One thing that I really liked about the book was how it used email and news articles and blog posts and other social media to show how information and misinformation travel in this day and age. It also added to the mystery because it revealed information that I wasn’t always sure I could trust. Again, I don’t want to say any more lest I spoil something.

Overall, I definitely think this is worth a read if you want a thriller or non-cozy mystery. I would avoid it, however, if you are about to embark on a cruise. In that case, wait until you return home safely before giving it a try.

Book Review

Book Review: Shakespeare No More

Shakespeare No More is  great historical murder mystery by Tony Hays. In this novel, Simon Saddler, visits his estranged friend William Shakespeare only to be told that he believes he is dying from being poisoned. After Shakespeare dies, Saddler embarks on a quest through England to solve his murder.

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In this novel, Hayes references the not-so-popular conspiracy theory that William Shakespeare was murdered. Though the historical accuracy of this is very suspect, this particular novel was a delightful read. Shakespeare is depicted in a believable (probably accurate) way of being smug and philandering. His friend Saddler begrudgingly visits him and later tries to solve his murder. There are many imagined and historical figures in this novel, but everything seems very real. While I can’t say that I felt transported to 1600s England, I enjoyed this book nonetheless. I do prefer a bit more history in my historical mysteries, but this was a fun read with colorful, interesting characters.

This would likely appeal to Shakespeare-lovers and historical mystery lovers who are okay with glossing over historical inaccuracies for the sake of enjoying the narrative. The characters really were great and the pacing was fast, so this might even appeal more to those who have more of an interest in historical settings than in history itself.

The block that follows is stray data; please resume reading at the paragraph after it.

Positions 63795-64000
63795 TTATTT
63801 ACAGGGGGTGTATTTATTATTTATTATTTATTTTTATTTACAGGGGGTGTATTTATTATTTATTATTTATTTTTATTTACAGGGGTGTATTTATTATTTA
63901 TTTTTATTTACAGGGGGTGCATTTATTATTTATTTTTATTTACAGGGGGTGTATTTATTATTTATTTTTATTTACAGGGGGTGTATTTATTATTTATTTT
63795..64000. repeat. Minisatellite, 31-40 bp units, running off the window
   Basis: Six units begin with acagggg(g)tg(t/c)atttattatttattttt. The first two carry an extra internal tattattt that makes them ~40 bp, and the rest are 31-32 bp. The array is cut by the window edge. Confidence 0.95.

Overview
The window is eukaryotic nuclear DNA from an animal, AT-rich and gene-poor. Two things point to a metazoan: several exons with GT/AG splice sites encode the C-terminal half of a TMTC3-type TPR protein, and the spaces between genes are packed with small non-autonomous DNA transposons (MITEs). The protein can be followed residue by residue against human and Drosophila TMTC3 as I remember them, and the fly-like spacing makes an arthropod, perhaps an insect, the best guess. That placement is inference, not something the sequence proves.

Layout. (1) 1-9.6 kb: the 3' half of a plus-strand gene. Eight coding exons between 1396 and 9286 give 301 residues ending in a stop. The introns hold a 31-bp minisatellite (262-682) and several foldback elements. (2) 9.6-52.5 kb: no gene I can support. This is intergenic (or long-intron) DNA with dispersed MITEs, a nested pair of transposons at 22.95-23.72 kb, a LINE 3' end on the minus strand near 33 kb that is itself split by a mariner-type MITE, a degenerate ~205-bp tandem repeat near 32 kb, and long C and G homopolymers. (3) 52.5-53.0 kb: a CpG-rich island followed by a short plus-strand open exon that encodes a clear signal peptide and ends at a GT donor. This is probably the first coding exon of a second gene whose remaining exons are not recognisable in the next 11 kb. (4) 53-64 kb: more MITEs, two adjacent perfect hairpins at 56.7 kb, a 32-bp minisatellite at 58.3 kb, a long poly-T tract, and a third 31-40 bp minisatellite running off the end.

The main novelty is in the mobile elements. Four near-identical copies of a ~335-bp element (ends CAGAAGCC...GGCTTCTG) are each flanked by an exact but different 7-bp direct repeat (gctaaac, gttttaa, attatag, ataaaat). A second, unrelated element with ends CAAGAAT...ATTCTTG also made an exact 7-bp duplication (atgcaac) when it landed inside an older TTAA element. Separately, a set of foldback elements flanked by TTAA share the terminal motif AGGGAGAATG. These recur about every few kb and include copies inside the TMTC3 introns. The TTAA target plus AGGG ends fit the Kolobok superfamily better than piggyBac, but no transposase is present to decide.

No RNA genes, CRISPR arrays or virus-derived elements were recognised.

Book Review

Book Review: Meet Your Baker

Meet You Baker by Ellie Alexander is a great debut in a fun, entertaining cozy mystery series. This book follows Juliet Capshaw, a heartbroken cruise ship employee, who moves back home to help her mom run the family bakery. Once there, she becomes entrenched in the small-town politics of the community’s most theatrical as one board member of the local Shakespeare festival is found dead after eating at their bakery.

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I love a good cozy mystery series. The mystery genre is my favorite, and I love trying to solve the mystery along with the protagonist. However, mystery novels can tend to be pretty formulaic. The difference between a mediocre mystery series and a great mystery series is the character development. Just because the plot has formulaic elements, this doesn’t mean the characters all have to be stereotypes that we’ve all read over and over again. This bakeshop mystery series is an example of a mystery series that has been handled correctly! The protagonist Juliet does have some qualities of most mystery heroines (unlucky in love, living in a small town, trying to find herself) but she had enough interesting quirks and qualities to set her apart from the other standard heroines. She has more depth and backstory than most, and this really enhances the novel and will hopefully continue through the whole series.